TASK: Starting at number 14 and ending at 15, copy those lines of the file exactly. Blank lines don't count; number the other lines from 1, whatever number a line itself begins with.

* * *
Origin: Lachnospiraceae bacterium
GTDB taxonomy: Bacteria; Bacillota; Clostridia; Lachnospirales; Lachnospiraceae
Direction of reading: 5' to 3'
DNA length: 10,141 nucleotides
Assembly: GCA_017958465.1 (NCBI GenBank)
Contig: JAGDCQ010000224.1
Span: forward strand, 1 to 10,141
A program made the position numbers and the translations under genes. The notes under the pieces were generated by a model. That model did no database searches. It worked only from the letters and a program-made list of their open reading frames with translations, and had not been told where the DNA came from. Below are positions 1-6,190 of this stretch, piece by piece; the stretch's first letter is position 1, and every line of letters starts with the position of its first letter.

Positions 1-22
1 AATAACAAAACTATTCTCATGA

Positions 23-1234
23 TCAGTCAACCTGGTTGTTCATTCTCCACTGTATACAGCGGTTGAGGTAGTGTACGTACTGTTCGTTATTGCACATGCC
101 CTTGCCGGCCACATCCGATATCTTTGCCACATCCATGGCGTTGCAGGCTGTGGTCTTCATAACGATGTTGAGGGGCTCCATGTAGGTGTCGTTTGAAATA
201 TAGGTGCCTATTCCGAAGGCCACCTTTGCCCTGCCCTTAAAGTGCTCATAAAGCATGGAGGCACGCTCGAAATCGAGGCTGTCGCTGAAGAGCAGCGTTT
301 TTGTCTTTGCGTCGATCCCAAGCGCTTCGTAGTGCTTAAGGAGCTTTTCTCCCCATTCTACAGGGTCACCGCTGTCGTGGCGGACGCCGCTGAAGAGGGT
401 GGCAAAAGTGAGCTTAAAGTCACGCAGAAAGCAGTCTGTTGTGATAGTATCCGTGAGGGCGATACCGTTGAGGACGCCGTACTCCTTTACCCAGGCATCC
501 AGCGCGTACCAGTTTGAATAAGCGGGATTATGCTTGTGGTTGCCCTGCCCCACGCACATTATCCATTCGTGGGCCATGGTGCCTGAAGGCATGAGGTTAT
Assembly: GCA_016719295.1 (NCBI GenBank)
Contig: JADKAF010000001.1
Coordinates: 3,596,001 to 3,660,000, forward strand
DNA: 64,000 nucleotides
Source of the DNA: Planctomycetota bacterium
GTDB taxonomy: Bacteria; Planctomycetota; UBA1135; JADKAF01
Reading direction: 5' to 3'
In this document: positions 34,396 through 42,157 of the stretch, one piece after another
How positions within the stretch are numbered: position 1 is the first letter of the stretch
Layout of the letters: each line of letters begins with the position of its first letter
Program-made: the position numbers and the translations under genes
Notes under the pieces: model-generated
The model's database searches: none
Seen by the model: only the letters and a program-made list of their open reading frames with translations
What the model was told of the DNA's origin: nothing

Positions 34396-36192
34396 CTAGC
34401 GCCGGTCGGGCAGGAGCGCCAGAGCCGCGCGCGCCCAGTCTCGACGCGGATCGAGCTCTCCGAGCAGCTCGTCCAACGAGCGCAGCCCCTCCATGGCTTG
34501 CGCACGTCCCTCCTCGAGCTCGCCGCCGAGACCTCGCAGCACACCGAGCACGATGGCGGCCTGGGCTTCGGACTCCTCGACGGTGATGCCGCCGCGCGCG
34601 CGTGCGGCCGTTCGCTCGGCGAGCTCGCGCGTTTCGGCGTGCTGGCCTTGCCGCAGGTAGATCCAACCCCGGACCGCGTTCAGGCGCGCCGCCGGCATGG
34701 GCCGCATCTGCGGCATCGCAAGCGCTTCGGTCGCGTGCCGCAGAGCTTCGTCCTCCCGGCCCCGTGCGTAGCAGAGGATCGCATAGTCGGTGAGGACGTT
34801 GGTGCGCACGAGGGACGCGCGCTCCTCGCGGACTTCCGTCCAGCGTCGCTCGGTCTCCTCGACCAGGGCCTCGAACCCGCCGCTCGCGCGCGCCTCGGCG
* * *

201 TAGGTGCCTATTCCGAAGGCCACCTTTGCCCTGCCCTTAAAGTGCTCATAAAGCATGGAGGCACGCTCGAAATCGAGGCTGTCGCTGAAGAGCAGCGTTT
301 TTGTCTTTGCGTCGATCCCAAGCGCTTCGTAGTGCTTAAGGAGCTTTTCTCCCCATTCTACAGGGTCACCGCTGTCGTGGCGGACGCCGCTGAAGAGGGT